Edited By sj Miller and Nelson M. Rodriguez
Chapter Fourteen: Undone and (Mis)Recognized: Disorienting Experiences of a Queer, Trans* Educator
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Undone and (Mis)Recognized: Disorienting Experiences of a Queer, Trans* Educator
ERICH N. PITCHER
Laugh and cry and tell stories. Sad stories about bodies stolen, bodies no longer here. Enraging stories about the false images, devastating lies, untold violence. Bold, brash stories about reclaiming our bodies and changing the world.
—ELI CLARE, 1999, P. 60
Queer and trans* histories and memories are important because of the systemic erasure of our narratives. My stories are about being undone and (mis)recognized. Contained within these stories are traces of stolen bodies, bodies no longer here. Some of us were not meant to survive (Lorde, 1995). So I tell these episodic stories with all the privileges contained within my life’s history, a white, emerging middle-class, bourgeoning academic who is perceived as “male.” My femininity, and my being assigned female at birth, are often negated. This negation is usually attributed to my queerness because of transmisogynistic tropes like being a “man in a dress.” But my queerness is often visible, both recognized and (mis)recognized.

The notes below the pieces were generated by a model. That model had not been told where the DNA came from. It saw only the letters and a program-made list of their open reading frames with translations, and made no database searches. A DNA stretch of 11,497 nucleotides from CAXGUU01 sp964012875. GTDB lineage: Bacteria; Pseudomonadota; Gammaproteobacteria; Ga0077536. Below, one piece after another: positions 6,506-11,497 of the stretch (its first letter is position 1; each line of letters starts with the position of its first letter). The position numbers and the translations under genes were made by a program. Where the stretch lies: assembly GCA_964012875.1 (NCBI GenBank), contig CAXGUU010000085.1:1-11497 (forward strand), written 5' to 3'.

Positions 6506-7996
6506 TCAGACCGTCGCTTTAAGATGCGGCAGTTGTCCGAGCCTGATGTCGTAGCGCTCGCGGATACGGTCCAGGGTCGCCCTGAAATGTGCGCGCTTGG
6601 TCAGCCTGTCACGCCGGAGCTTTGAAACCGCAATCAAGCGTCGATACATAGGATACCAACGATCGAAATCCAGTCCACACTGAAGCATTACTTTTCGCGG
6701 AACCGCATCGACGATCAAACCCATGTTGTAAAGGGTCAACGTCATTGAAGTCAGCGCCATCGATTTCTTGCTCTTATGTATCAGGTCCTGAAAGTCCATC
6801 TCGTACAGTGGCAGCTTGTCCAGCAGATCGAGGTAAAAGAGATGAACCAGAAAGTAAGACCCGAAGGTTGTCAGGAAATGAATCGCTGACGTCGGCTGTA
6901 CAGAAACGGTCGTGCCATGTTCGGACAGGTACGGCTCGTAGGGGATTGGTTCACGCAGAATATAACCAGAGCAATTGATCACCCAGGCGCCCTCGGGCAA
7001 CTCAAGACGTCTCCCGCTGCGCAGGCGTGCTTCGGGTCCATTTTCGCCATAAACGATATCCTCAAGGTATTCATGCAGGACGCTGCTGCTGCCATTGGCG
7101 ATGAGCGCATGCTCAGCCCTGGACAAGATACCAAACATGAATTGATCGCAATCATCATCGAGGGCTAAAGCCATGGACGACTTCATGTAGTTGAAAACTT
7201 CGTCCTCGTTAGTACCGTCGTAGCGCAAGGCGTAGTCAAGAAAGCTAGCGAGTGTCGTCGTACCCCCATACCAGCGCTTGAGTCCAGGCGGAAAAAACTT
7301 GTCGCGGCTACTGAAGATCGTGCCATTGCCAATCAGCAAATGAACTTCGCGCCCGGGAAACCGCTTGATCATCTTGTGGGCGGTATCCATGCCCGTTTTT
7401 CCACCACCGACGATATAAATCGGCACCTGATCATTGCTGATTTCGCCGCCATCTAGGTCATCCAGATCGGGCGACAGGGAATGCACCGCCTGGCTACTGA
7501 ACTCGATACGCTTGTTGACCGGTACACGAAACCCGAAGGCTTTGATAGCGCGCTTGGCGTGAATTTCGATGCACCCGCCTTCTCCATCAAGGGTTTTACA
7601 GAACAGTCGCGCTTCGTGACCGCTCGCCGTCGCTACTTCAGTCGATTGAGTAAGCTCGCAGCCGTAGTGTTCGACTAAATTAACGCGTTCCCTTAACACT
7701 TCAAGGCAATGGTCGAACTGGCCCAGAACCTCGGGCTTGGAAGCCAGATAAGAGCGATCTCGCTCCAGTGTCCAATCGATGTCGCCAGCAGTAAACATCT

I am visible when walking my dogs in the early morning hours in my neighborhood, holding my partner’s hand. We are two men, queering the public space. But I am undone in moments when my genderqueer trans man partner and I go out to eat and the server balks at our desire for a single check. As if our...
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